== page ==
The University of the Philippines (UP) Fighting Maroons Men’s Basketball Team has earned the moniker “Cramming Maroons” due to their nail-biting, cardiac victories.
Cramming is life for the UP community, and basketball games are no exceptions.
The UP Fighting Maroons ultimately claimed their first championship in 36 years when it dethroned the Ateneo Blue Eagles at the University Athletic Association of the Philippines (UAAP) basketball tournament Season 84.
The Blue Eagle’s dominance ended with the 72-69 overtime triumph by the Fighting Maroons in Game Three of the Season 84 Finals last May 13, 2022, at the MOA Arena.
Not even the Friday the 13th jinx could spoil that long-coveted bid.
UP won Game One of the finals (81-74); then the Blue Eagles took it back in Game Two (69-66). Game Three was an epic overtime win for UP (72-69), bagging the trophy.
Malick Diouf led UP with 17 points, nine rebounds, and three steals. He averaged 12.3 rebounds, 11.7 points, 2.7 steals, 2.0 assists, and 1.0 blocks in the series to win Finals MVP.
The breakdown of the winning 72 points: Diouf 17, Cansino 14, Cagulangan 13, Rivero 9, Alarcon 8, Tamayo 6, Spencer 3, Lucero 0, Abadiano 0, Fortea 0.
Quarter scores: 17-11, 31-27, 46-47, 59-59 (overtime), 72-69.
A campus anecdote was that the varsity team was once known as the UP Parrots. It was replaced with a new moniker that revived the old (circa 1920s) name Maroons along with the adjective “fighting” to describe the sportsmanship attitude that the UP varsity teams must possess during the games.
This is UP’s third title in the league. They won their first title all the way back in 1939 (Season 2) then followed it up 47 years later in 1986 (Season 49). Then there was the 36 years championship drought until this year.
In 1986, or 47 years after its first trophy, UP won over UE Red Warriors under the guidance of legendary coach Joe Lipa with star players Benjie Paras, Ronnie Magsanoc, and Eric Altamirano. It was the same year when the Edsa People Power happened that ousted the dictator.
A year later, I entered UP Diliman as a freshman in 1987, but I still felt the championship euphoria as I often see Benjie Paras around the campus.
Sadly, interest in the games dwindled. As chief photographer of Philippine Collegian from 1989 to 1991, I remember my coverage of the games with very few, if none, UP denizens inside the playing venues, mostly as required for PE classes.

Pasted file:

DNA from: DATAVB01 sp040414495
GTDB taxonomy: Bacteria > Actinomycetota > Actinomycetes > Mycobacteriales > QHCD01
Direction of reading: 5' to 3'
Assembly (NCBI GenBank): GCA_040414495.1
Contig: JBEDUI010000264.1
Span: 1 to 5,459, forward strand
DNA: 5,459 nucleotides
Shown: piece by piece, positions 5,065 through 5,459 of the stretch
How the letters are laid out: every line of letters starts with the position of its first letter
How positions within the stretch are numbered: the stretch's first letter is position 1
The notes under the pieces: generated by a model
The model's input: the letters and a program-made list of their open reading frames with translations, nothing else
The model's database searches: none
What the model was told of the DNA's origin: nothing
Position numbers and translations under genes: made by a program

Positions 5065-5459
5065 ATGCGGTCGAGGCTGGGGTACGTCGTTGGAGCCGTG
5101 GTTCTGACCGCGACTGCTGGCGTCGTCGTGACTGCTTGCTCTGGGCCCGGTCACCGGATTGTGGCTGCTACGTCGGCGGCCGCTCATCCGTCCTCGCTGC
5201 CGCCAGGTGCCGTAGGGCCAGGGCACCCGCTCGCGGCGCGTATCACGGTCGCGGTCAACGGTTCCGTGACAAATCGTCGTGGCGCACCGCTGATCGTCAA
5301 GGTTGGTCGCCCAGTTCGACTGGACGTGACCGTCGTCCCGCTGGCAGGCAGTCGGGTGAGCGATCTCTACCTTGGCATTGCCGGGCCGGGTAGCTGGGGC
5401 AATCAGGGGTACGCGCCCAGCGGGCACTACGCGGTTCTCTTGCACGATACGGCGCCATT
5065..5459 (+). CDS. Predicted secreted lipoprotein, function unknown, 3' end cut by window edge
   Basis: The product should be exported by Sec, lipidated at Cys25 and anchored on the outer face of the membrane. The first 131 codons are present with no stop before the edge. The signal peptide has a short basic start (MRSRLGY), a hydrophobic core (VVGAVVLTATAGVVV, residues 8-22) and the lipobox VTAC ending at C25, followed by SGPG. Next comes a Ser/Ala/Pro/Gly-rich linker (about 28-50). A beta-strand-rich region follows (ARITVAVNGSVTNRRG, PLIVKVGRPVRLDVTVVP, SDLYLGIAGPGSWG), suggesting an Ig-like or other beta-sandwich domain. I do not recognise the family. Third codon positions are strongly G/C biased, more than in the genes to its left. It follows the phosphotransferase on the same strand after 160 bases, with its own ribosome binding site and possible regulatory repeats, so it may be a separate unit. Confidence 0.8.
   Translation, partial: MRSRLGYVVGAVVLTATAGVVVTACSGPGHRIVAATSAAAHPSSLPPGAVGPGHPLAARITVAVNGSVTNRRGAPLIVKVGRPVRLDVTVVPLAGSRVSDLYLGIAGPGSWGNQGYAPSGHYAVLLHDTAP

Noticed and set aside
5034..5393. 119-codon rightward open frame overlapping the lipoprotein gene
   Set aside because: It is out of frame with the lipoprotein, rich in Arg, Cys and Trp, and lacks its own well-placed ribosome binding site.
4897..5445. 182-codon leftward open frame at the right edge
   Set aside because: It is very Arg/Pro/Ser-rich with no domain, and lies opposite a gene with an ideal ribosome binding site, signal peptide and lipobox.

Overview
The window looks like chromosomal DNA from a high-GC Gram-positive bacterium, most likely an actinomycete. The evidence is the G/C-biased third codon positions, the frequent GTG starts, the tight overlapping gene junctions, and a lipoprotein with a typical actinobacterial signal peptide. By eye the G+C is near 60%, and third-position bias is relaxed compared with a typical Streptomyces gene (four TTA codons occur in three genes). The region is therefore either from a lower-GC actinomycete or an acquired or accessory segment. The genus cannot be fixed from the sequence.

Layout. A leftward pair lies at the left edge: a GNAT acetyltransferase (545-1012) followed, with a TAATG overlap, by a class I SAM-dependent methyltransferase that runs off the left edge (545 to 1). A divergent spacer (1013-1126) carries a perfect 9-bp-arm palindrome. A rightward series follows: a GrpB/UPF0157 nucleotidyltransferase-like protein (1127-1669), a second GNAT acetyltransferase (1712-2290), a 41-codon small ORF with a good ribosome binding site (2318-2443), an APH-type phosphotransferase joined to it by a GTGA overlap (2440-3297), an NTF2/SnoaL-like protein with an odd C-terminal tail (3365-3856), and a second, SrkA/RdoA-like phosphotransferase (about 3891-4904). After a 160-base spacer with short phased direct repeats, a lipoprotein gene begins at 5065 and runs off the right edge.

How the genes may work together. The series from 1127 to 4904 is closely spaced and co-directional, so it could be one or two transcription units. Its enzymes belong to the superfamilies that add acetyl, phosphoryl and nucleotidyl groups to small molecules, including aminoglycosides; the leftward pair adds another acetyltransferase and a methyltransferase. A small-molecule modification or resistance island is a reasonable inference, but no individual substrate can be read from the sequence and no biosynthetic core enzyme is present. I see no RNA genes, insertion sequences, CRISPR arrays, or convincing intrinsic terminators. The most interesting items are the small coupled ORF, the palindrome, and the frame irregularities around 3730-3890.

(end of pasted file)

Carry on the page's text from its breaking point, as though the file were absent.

More than 30 years later, after the second trophy, securing tickets became a challenging feat in every game due to the increasing number of enthusiastic fans eager to shout “UP Fight” as the maroons battle it out to earn the spot for the final games.
The UAAP games galvanized an extraordinary sense of solidarity for UP constituents, often described as the microcosm of a highly diverse nation.
An academic community all too easily fractured by politics and personal interest, the cheer “UP FIGHT!” reverberated during the past UAAP games as the UP Fighting Maroons fought UP style — “may giting at tapang.” Every point is worth screaming.
Each game became mini-reunions of Titos and Titas with endless photo-ops and reminiscing of college days memories over coffee, lunch, merienda or dinner.
In 2014, UP lit up a bonfire at the Sunken Garden to mark one win after a 27-game losing streak in 720 days.
A UP colleague aptly said that it wasn’t self-deprecation nor sarcasm, but celebrating that one single win. It was to kick out and say goodbye to the long season of loss and welcome new beginnings with hope and a promise to get out of the slump.
In 2018 Season 81, UP’s bid for the championship trophy unfortunately ended when it lost to Ateneo. In 2019 Season 82, UP was defeated by UST during the Final Four round.
In 2020/21 season 83, there was no tournament due to the pandemic. In 2022, the Maroons had their best record as champions in Season 84.
We celebrated with a bonfire the day after to give honor to our boys.
The cheer “UP Fight” resonated inside the MOA Arena in every game as men and women who solidly believed in the team, including the support group Nowhere To Go But UP, stood by their side in their journey.
The crowd was also chanting former team captain Paul Desiderio’s mantra “Atin’to,” a battle cry that finally has gone full circle.
“UP Fight” was modified this season to “UPink Fight” as part of the systemwide campaign spearheaded by alumni and students calling for the conduct of a clean and honest election. Many wore pink-themed shirts and chanted in support of the tandem of fellow alumni Leni Robredo and Kiko Pangilinan.
It was a win as poetic and as heartfelt as the words of “UP Naming Mahal” lovingly sang by many generations of Iskolar ng Bayan before the bonfire.
Atty. Dennis R. Gorecho heads the seafarers’ division of the Sapalo Velez Bundang Bulilan law offices. For comments, e-mail [email protected], or call 0917-5025808 or 0908-8665786.